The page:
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MVOB—- A Ãƒâ€šÃ‚Â FARMERS SON who was about to leave for OZ in 40’s until he managed to swing a non -secured loan from AIB-Cork and then ran up a record no one will ever equal. Ãƒâ€šÃ‚Â Ãƒâ€šÃ‚Â Ãƒâ€šÃ‚Â Ãƒâ€šÃ‚Â Ãƒâ€šÃ‚Â <br> Ãƒâ€šÃ‚Â Ãƒâ€šÃ‚Â Ãƒâ€šÃ‚Â VOTE VINCENT Ãƒâ€šÃ‚Â Ãƒâ€šÃ‚Â Ãƒâ€šÃ‚Â Ãƒâ€šÃ‚Â Ãƒâ€šÃ‚Â <br> Ãƒâ€šÃ‚Â Ãƒâ€šÃ‚Â Ãƒâ€šÃ‚Â ==========<br>
(Edited by ericc at 11:19 am on Jan. 30, 2003)January 30, 2003 at 10:22 #102316MonkeyParticipant
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It has to be Vincent O’Brien, who has made his mark in three separate domains. Master of the jumps, then the flat. One of the first to spot the importance of North American bloodlines, and one of the builders of the Coolmore empire.
He also helped rescue Irish racing. The Phoenix Park project in the 1980s, although ultimately a failure, showed the way to other Irish tracks at a time when racing was in the doldrums. Every race on every card was sponsored, and the prize money reached a level few could have imagined. Leopardstown and the Curragh were stung into quickly following suit, and many other Irish tracks learned from the example set.
At a time when the quality of horse in Irish stables was mediocre, the standard of Irish racing was maintained, even if it meant that the feature race virtually every Saturday went for export.January 30, 2003 at 15:37 #102317conallMember
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Which west country spoke to your friend ?
Please Ian you really should name your sources otherwise this becomes all hearsay and supposition was it Wales, Ireland or maybe the U.S
As a former racing journalist and champion of the role of the editor you have left yourself open for some gentle ribbing here
My father had a horse with M Pipe in 1990 called Our Tinker which ran I think three times for Pipe who subsequently said it was not very good and it was promptly sold – horse left yard – did not run again – nothing sinister – horse just not very fast
As far as I am aware L Lungo adopts a very similar spartan approach when it comes to separating the wheat from the chaff.
Pipe does have long term owners in Ennis, Weedon, Kilpatrick and the Archers – it is hard to think that any them would knowingly send their horses to be mistreatedJanuary 30, 2003 at 18:53 #102318burnie1984Member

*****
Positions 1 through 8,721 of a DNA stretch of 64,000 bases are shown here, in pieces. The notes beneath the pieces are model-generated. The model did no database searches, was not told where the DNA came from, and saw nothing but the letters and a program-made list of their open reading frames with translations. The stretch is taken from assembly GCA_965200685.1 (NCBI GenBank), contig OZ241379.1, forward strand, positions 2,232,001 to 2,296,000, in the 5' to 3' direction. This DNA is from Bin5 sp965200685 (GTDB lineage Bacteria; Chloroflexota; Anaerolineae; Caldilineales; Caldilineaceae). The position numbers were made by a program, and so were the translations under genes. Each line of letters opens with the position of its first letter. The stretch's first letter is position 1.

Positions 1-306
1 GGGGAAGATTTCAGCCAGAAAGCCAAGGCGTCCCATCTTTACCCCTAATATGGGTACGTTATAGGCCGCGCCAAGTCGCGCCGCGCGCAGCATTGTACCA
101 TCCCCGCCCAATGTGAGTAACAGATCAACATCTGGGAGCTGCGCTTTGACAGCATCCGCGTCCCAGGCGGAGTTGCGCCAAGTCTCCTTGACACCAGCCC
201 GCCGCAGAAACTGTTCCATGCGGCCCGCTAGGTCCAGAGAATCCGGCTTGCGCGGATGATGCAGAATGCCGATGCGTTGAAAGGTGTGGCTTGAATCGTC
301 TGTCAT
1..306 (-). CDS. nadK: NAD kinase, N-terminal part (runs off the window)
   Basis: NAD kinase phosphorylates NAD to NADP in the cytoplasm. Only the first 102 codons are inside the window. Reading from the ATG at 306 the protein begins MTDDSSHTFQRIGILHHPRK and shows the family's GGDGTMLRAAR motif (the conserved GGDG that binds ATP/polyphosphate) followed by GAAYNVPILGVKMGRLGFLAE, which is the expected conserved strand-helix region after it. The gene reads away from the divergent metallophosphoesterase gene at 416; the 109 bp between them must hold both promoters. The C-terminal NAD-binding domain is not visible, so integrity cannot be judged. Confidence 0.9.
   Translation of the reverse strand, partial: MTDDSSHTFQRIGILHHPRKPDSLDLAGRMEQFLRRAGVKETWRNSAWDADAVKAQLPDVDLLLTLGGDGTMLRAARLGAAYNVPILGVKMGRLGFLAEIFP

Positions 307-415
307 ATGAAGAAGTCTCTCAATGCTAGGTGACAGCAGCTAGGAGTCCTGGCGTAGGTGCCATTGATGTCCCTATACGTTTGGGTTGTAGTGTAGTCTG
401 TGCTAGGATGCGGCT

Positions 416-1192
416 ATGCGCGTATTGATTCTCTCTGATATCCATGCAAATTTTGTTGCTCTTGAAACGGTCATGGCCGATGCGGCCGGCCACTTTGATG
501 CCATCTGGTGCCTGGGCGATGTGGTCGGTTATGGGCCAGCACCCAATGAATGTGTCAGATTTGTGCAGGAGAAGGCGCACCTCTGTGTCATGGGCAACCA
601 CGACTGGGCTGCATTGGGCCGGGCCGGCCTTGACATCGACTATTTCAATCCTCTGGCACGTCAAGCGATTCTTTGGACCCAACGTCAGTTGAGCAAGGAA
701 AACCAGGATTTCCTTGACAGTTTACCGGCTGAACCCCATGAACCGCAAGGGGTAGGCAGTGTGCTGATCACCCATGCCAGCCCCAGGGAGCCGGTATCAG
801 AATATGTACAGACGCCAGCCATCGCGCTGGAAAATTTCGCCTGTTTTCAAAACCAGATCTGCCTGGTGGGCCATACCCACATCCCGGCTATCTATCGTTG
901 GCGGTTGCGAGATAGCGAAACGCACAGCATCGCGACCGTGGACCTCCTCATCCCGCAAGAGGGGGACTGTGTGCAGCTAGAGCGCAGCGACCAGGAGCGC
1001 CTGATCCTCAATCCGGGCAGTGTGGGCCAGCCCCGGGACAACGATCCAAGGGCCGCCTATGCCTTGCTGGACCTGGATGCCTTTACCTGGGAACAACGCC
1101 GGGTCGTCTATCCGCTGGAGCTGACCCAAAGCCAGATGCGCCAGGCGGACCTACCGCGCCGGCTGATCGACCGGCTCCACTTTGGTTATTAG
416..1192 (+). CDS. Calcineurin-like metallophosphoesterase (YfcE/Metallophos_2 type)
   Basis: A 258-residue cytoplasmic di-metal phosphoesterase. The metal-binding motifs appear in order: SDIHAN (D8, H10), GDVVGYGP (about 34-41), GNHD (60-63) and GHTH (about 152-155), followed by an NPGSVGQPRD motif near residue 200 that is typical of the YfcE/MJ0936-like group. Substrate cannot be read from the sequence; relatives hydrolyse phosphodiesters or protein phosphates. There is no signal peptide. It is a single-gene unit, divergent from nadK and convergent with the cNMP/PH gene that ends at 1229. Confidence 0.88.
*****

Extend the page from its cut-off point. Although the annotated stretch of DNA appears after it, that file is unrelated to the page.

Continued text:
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it was a toss up between vincent+lester, but then i voted lester for the reason vincent got them ready , but lester got them home.<br> Ãƒâ€šÃ‚Â Ãƒâ€šÃ‚Â Ãƒâ€šÃ‚Â Ãƒâ€šÃ‚Â Ãƒâ€šÃ‚Â Ãƒâ€šÃ‚Â Ãƒâ€šÃ‚Â Ãƒâ€šÃ‚Â Ãƒâ€šÃ‚Â Ãƒâ€šÃ‚Â Ãƒâ€šÃ‚Â Ãƒâ€šÃ‚Â Ãƒâ€šÃ‚Â Ãƒâ€šÃ‚Â Ãƒâ€šÃ‚Â Ãƒâ€šÃ‚Â Ãƒâ€šÃ‚Â Ãƒâ€šÃ‚Â burnieJanuary 30, 2003 at 20:48 #102319roryParticipant
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Quote: from conall on 3:37 pm on Jan. 30, 2003[br]<br>As a former racing journalist and champion of the role of the editor you have left yourself open for some gentle ribbing here <br>
you’re an erudite man, but I feel you are a little quick to go on the defensive when challenged on your views. Ãƒâ€šÃ‚Â I’m not a genius, but it appears to me that Conall’s "gentle ribbing" had nothing at all to do with your views on Mr. Pipe, and everything to do with your grammar!
Keep up the good worm (sic).January 30, 2003 at 23:36 #102320STE601Member
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To acheive what Vincent O’brien has done is unreal and with the sport being far more competrtive as time passes anyone who can even get slightly near his tally of black type would be a top draw trainner.I came into the sport at the end of this mans reign and to be associated with Piggot surley a golden era never to be equaled.